Hydroxychloroquine Tied to Heart Problems Prior to Pandemic
Adverse outcomes include cardiomyopathy, QT prolongation, cardiac arrhythmias, heart failure
MONDAY, Sept. 28, 2020 (HealthDay News) -- Real-world, pre-COVID-19 adverse events data show hydroxychloroquine (HCQ) and chloroquine (CQ) are associated with cardiovascular adverse events (CVAEs), according to a study published online Sept. 22 in the British Journal of Clinical Pharmacology.
Adam Goldman, from the Sackler School of Medicine at Tel Aviv University in Israel, and colleagues analyzed real-world data using the U.S. Food and Drug Administration Adverse Events Reporting System database to assess HCQ/CQ-associated CVAEs in pre-COVID-19 reports (July 2014 through September 2019).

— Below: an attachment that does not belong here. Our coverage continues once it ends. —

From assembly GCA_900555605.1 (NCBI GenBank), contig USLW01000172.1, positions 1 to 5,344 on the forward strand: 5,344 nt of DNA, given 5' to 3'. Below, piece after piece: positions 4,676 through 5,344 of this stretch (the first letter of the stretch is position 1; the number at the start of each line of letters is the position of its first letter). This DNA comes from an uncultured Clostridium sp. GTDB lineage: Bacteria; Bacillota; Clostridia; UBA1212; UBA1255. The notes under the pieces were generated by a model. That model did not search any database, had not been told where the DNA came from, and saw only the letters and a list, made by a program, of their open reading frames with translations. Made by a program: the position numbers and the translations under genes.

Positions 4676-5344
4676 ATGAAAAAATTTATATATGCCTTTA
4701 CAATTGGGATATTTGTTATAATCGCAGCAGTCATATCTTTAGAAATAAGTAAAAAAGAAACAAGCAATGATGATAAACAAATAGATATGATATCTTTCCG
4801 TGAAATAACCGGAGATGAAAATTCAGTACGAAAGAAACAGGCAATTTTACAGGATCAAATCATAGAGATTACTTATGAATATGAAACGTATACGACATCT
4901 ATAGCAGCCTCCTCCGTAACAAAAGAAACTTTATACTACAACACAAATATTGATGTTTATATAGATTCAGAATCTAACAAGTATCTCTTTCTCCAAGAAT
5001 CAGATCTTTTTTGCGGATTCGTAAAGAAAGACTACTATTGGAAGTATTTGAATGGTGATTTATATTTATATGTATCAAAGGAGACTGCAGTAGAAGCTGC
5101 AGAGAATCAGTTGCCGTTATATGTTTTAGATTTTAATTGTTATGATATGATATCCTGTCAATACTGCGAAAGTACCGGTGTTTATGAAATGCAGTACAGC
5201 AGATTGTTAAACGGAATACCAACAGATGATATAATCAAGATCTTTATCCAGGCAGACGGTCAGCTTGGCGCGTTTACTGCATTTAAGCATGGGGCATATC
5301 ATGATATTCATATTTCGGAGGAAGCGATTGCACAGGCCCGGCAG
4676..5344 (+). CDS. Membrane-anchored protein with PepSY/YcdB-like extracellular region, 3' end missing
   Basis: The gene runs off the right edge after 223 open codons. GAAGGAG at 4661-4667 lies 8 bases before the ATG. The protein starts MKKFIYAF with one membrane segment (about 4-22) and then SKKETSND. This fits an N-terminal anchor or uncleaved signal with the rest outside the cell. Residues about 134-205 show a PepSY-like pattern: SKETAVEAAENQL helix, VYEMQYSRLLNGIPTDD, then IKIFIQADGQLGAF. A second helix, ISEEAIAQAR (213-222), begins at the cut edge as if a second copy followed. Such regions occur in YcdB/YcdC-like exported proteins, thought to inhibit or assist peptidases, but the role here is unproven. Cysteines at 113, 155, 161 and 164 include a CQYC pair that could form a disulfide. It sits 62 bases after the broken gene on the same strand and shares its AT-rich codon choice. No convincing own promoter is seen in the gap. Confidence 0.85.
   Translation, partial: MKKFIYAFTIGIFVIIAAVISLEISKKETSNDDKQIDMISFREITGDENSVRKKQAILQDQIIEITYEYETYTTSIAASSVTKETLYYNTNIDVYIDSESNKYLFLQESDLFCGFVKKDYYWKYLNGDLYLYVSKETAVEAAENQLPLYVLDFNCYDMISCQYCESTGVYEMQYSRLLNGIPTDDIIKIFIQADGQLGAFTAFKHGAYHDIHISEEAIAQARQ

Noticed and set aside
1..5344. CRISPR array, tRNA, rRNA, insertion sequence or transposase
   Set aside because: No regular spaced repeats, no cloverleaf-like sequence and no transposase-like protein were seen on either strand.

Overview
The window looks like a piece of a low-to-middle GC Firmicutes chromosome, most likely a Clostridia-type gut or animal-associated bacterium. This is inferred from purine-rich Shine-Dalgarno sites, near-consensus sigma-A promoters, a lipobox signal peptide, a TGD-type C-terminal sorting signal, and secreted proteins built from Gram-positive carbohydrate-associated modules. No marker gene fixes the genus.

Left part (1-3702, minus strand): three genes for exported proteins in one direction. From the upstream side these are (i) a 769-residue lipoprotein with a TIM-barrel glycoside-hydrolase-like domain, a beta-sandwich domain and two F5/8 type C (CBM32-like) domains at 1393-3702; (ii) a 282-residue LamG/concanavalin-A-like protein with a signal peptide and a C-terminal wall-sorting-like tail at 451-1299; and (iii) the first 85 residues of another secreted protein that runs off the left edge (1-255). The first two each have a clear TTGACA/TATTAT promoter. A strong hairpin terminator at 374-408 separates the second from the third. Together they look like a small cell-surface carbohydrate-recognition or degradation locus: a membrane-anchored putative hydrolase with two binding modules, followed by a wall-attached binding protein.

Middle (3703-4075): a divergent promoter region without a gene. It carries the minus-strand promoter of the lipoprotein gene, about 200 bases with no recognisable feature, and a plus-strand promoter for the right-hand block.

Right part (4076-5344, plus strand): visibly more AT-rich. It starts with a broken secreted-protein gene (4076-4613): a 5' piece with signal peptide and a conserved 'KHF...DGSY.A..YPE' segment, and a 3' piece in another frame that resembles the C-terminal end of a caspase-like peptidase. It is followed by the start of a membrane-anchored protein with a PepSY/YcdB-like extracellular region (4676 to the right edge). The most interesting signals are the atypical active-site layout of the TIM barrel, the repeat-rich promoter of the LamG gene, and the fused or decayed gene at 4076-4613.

The researchers identified 4,895 reports of HCQ/CQ-related adverse events, of which 14.2 percent were CVAEs. HCQ/CQ use was associated with a higher reporting rate of major CVAEs, including cardiomyopathy (1.8 percent; reporting odds ratio [ROR], 29.0), QT prolongation (0.9 percent; ROR, 4.5), cardiac arrhythmias (2.4 percent; ROR, 2.2), and heart failure (2.8 percent; ROR, 2.2), compared with the full database. There were no statistically significant differences noted between sex and age groups. Among patients with systemic lupus erythematosus and Sjogren's syndrome, CVAEs were reported more often. Hospitalization and mortality rates were 39 and 8 percent, respectively, for HCQ/CQ-associated CVAEs. Overdoses were associated with an increased frequency of QT prolongation and ventricular arrhythmias (35 and 25 percent, respectively).
"Since COVID-19 infection leads to a systemic inflammatory state, the use of HCQ/CQ should be carefully considered as an off-label indication for COVID-19 treatment, especially in the case of cardiac comorbidity," the authors write.